Mesa College professor Carl Luna works from home

 Mesa College professor and dual enrollment instructor Carl Luna works from home.

Dual enrollment courses quickly shifted to online instruction

April 7, 2020 | San Diego Community College District

More than 5,000 high school students who are dually enrolled in San Diego Community College District (SDCCD) courses have barely missed a beat during the COVID-19 pandemic, thanks to SDCCD professors who were able to get up to speed in teaching online within a week.

“Our students are getting the same quality education as before, it’s just not up close and personal,” said Mesa College professor and dual enrollment instructor Carl Luna. “But in a lot of ways, online courses offer additional opportunities, so this may be opening up some new avenues.”

San Diego city school campuses were closed March 16 because of the coronavirus pandemic and will complete their transition to online instruction on April 27. Dual-enrollment courses, however, are taught by SDCCD professors – primarily at high school campuses – and all SDCCD instructors learned the finer points of online and distance-learning during several days of workshops and training sessions.

San Diego Unified counselor/liaisons, meanwhile, reached out to dually-enrolled high school students who weren’t responding to emails, making sure they had internet access and having the district provide them with laptops if needed.

“We established a really good communication system with San Diego Unified over the years so we were both ready to make sure students were prepared and had the means necessary to continue with dual enrollment classes,” said Susan Topham, mathematics and science dean at San Diego Mesa College who oversees dual enrollment instruction at that campus. “Everybody is stepping up and doing their best, all while keeping the focus on the student.”

The SDCCD is serving 5,208 dually-enrolled students this year, an 86 percent jump from 2016-17.

Dual enrollment allows for a high school student to simultaneously earn high school and college credits through a community college class. Its popularity has been buffeted by the growing College and Career Access Pathways Program, authorized by Assembly Bill 288 in 2015 and extended until 2027 by Assembly Bill 30 in 2019, where students can take community college courses without having to leave their high school campus. As part of the College and Career Access Pathways Program, the SDCCD offers an Accelerated College Program, which includes political science and math courses and which was launched more than a half century ago.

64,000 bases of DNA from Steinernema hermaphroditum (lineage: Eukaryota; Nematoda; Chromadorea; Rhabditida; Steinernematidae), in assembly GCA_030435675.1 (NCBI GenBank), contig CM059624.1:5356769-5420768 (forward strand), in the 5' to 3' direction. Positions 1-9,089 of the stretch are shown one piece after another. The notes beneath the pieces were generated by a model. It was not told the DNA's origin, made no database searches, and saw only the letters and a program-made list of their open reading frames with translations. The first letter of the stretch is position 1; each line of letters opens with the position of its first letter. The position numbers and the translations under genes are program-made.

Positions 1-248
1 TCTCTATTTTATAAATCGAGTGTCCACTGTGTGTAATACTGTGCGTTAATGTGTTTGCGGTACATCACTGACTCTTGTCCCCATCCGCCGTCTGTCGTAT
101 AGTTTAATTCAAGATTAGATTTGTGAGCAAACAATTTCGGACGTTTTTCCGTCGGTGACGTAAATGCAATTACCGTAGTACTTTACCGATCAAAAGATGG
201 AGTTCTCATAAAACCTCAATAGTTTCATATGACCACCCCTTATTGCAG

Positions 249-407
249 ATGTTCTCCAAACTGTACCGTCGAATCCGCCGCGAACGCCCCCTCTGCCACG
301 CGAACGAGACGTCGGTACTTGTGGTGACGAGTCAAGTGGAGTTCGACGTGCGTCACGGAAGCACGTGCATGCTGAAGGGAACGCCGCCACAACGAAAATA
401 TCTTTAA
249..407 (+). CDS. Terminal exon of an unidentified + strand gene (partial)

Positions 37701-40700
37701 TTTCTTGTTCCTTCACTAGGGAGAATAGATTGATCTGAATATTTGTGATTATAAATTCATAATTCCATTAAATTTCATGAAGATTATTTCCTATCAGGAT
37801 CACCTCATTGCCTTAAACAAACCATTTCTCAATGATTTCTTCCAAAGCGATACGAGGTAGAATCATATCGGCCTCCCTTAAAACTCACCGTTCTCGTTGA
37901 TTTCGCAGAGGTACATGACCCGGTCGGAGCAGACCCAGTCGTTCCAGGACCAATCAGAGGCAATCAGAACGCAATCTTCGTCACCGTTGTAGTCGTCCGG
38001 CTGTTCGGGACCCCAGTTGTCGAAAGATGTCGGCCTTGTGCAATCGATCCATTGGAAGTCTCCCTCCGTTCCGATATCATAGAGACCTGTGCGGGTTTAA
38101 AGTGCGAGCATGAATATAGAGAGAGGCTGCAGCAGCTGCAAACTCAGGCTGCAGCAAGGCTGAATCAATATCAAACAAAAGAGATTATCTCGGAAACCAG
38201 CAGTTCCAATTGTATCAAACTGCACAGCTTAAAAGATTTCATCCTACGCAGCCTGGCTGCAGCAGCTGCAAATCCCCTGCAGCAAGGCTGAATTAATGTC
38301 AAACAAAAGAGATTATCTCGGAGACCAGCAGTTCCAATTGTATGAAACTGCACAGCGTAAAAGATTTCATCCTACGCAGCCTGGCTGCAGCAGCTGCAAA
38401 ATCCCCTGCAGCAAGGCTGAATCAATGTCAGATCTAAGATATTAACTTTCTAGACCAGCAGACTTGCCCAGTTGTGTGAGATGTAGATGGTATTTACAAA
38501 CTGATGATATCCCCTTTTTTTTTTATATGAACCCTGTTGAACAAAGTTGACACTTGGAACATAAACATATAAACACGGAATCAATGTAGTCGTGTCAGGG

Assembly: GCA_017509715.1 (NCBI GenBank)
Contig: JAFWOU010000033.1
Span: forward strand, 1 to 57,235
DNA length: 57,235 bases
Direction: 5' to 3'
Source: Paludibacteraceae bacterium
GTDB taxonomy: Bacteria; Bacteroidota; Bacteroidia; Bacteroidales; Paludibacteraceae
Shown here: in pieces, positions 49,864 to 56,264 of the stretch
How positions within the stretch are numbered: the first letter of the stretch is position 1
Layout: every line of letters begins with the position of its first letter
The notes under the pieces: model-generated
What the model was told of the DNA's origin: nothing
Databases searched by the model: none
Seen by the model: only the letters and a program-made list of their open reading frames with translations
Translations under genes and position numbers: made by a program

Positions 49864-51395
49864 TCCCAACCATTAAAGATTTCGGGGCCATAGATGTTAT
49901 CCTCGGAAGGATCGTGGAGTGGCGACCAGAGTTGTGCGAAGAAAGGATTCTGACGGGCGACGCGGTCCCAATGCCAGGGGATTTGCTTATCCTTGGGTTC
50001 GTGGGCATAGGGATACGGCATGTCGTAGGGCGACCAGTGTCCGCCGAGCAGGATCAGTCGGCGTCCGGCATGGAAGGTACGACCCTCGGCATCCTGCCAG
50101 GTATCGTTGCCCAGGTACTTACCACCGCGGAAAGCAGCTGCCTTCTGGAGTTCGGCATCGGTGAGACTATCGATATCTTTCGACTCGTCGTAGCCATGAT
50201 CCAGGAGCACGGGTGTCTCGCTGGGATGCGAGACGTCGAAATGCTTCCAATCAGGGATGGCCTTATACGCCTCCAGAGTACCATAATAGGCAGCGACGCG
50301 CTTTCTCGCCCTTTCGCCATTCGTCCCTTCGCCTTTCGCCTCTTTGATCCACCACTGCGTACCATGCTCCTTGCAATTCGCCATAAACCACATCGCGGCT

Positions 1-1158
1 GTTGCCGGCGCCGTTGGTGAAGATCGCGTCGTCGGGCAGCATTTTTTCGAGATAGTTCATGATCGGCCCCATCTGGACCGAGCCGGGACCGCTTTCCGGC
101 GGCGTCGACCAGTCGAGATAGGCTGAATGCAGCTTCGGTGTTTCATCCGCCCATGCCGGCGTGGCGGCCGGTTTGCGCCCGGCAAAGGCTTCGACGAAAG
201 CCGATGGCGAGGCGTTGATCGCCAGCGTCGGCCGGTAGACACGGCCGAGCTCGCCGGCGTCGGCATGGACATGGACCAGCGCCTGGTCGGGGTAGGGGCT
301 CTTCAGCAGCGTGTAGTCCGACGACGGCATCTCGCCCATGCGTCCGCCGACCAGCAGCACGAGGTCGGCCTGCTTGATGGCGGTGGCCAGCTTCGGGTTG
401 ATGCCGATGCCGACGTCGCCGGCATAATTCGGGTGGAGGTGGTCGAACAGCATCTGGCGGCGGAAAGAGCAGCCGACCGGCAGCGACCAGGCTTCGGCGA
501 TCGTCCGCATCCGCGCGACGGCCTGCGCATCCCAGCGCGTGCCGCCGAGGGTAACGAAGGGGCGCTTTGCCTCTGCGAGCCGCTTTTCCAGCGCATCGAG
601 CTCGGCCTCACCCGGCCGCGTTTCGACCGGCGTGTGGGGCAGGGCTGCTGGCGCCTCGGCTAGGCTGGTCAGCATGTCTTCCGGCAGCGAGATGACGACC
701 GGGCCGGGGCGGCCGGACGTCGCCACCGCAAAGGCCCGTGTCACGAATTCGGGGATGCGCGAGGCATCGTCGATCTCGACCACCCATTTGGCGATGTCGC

More than 4,370 students are enrolled through the College and Career Access Pathways Program, more than double the number from 2016-17. Approximately 800 of those students are taking dual enrollment courses through the ACP program.

Study after study shows students completing dual enrollment courses are more likely than others to graduate high school and earn a college degree. Justin Narvaez accumulated more than 20 units of college credit through the ACP program still enrolled at Kearny High School. He graduated last June and is now a psychology major at San Diego State University. “It’s very beneficial for any student to have an opportunity for dual enrollment because it gives you a head start on your college education and gets you acclimated to the college-level curriculum,” said Narvaez. “I’m ahead on my credits and I have a lot of prerequisites out of the way.”

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